Key Points:

Prime Minister-elect John Key will meet Act and United Future allies today to form a Government as speedily as possible with the hope that his Cabinet can be sworn in within a week.

And if there is a swift transition of power, Mr Key could spend his first week as PM out of the country.

Putting pressure on the timetable for transition to power is Mr Key's wish to fly to Peru on Tuesday next week to represent New Zealand at Apec, where the global financial crisis will be top of the agenda.

He would also take his Foreign Minister, who will be Murray McCully, and his Trade Minister, Tim Groser.

At a press conference yesterday following the election victory on Saturday, Mr Key said National had campaigned on the economy and the result showed the public wanted a Government to focus on economic issues.

"We see the economy as front and centre stage of the issues that we face."

National would ask the Treasury and Reserve Bank for an update this week, he said.

And he regarded his attendance at Apec in Peru in New Zealand's interests because it was an extremely important meeting that would focus on the world's financial issues.

Mr Key can attend Apec if he is sworn in as Prime Minister by next Tuesday.

He hoped to be able to work that possibility through "in the spirit of co-operation with the existing Government to see if that is possible". "At this stage I'm not sure about that."

A spokeswoman for outgoing Prime Minister Helen Clark indicated last night that speedy transition would not be a problem if National could show the Governor-General it had the numbers to govern.

"The transition to the new administration is a question of National's timetable, and the outgoing Government will facilitate a smooth transition."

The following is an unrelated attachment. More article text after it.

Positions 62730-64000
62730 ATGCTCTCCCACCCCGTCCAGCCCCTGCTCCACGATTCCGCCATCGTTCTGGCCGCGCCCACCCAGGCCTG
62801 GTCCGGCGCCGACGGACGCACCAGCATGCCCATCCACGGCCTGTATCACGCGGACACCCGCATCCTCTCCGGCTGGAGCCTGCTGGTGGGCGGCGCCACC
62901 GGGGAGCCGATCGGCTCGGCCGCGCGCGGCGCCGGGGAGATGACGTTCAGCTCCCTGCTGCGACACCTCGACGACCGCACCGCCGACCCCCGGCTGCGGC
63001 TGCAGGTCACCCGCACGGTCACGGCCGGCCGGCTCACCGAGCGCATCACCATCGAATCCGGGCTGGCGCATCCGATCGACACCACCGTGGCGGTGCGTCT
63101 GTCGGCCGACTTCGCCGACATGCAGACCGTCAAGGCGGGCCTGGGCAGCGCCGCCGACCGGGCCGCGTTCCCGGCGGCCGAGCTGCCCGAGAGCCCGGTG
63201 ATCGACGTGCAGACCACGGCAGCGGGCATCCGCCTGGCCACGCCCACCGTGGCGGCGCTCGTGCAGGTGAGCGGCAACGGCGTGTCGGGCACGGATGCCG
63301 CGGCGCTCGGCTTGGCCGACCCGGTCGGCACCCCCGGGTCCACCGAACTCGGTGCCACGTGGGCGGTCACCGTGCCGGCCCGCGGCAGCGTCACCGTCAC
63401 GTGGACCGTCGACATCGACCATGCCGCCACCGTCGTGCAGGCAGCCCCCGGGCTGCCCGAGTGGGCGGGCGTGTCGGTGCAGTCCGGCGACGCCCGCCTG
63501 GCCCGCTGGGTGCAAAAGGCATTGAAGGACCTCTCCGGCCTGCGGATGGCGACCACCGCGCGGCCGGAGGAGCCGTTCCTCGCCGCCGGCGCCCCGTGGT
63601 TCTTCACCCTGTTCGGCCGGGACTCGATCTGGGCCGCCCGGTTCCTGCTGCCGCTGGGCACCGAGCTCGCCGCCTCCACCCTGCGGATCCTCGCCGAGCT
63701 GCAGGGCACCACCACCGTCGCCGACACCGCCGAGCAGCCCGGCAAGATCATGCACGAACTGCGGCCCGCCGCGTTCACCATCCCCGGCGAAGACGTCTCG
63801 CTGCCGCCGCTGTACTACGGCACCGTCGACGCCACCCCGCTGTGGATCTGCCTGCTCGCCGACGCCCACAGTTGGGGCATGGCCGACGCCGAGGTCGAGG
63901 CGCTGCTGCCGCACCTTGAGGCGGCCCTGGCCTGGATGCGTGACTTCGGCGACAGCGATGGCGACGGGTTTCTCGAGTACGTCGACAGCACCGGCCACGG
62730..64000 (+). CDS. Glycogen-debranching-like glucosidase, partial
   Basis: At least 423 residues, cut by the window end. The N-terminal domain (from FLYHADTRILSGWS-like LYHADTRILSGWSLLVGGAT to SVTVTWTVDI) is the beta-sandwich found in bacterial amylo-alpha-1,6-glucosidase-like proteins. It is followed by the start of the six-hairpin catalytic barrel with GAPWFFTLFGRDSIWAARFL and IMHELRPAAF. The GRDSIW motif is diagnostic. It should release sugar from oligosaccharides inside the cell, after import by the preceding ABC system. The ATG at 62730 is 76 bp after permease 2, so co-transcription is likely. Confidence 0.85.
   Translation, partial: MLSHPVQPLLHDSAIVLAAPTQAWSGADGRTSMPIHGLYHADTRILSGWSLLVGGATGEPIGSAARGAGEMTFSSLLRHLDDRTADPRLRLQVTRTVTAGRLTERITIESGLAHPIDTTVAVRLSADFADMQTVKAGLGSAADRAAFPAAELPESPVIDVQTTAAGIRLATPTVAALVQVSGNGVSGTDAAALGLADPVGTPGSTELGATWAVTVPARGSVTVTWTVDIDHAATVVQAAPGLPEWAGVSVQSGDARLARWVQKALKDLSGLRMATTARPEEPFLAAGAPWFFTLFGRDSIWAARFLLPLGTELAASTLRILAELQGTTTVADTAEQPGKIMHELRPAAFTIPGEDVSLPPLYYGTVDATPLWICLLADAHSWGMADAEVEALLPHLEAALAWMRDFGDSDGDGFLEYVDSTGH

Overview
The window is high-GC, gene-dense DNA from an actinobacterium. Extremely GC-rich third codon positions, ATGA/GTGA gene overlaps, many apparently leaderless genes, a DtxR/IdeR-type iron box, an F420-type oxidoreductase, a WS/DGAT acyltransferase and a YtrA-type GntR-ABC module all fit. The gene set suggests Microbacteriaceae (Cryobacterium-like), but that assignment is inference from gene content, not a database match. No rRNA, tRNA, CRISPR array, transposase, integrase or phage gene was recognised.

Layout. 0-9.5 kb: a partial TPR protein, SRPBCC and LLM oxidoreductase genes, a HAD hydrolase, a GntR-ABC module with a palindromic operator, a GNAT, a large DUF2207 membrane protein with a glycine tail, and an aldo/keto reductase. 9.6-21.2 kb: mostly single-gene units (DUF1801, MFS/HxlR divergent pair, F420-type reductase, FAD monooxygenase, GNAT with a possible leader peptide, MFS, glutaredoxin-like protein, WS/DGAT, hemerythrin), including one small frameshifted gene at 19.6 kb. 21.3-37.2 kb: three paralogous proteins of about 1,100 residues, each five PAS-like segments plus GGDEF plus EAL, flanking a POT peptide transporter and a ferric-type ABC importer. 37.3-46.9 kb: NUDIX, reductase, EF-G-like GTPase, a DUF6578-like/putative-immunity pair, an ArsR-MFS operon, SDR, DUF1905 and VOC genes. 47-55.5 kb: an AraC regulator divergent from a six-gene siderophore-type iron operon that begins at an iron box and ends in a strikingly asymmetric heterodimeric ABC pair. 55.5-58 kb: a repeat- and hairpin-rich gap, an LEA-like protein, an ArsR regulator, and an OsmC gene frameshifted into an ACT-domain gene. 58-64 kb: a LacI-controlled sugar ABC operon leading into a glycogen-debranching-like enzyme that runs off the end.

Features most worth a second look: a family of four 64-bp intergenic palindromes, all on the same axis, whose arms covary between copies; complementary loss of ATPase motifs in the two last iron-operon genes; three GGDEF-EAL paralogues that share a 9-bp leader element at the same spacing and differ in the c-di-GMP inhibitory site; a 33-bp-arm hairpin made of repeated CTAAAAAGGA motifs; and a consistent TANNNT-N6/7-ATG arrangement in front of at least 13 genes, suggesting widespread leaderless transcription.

Helen Clark lost power on Saturday after nine years as Prime Minister.

She and her deputy, Michael Cullen, gave notice that they are resigning their posts. Outgoing Trade and Defence Minister Phil Goff is expected to become leader. Helen Clark will chair her last Cabinet meeting this morning.

Compared with the 2005 result, Labour has seven fewer seats and National has 11 more.

But with retirements and new seats, both parties will welcome a swag of new MPs to their respective caucus meetings in Wellington tomorrow - 16 for National and eight for Labour.

The Greens have two more seats, the Maori Party one more, Act three more, United Future two fewer and the Progressives stayed at one.

After 15 years in Parliament, New Zealand First and its leader, Winston Peters, have been voted out altogether.

Former Labour Party finance minister Sir Roger Douglas returns to Parliament after 18 years as an Act list MP.

But Mr Key yesterday reiterated his refusal to have Sir Roger as a minister - outside Cabinet as well as inside.

However, Mr Key is expected to sign up Act and United Future for positive support on confidence and supply votes with policy concessions in line with pre-election undertakings.

He said yesterday that he was open to both a traditional coalition or the sort of arrangement that gave smaller parties greater freedom to express contrary views to the main party - the basis of NZ First and United Future's arrangements with Labour.

"What works best from their perspective," Mr Key said.

Act leader Rodney Hide and United Future leader Peter Dunne will become ministers. Mr Hide can expect something like Revenue or Commerce. National had earmarked Mr Dunne for the Speaker's role but he has spurned the job.

Mr Key will meet Maori Party negotiators tomorrow. The party is not needed to form the Government.

But it could expect to win some policy gains and a formal consultation agreement in return for its abstention on confidence and supply votes.

Mr Key said his preference would be to win the Maori Party's support for a positive confidence and supply vote, which would take his majority from 65 with his two allies, to 70.

The Maori Party has previously said that entrenchment of the Maori seats was a bottom line for its support. But co-leader Tariana Turia indicated yesterday that because the party does not hold the balance of power it has had to adjust its expectations.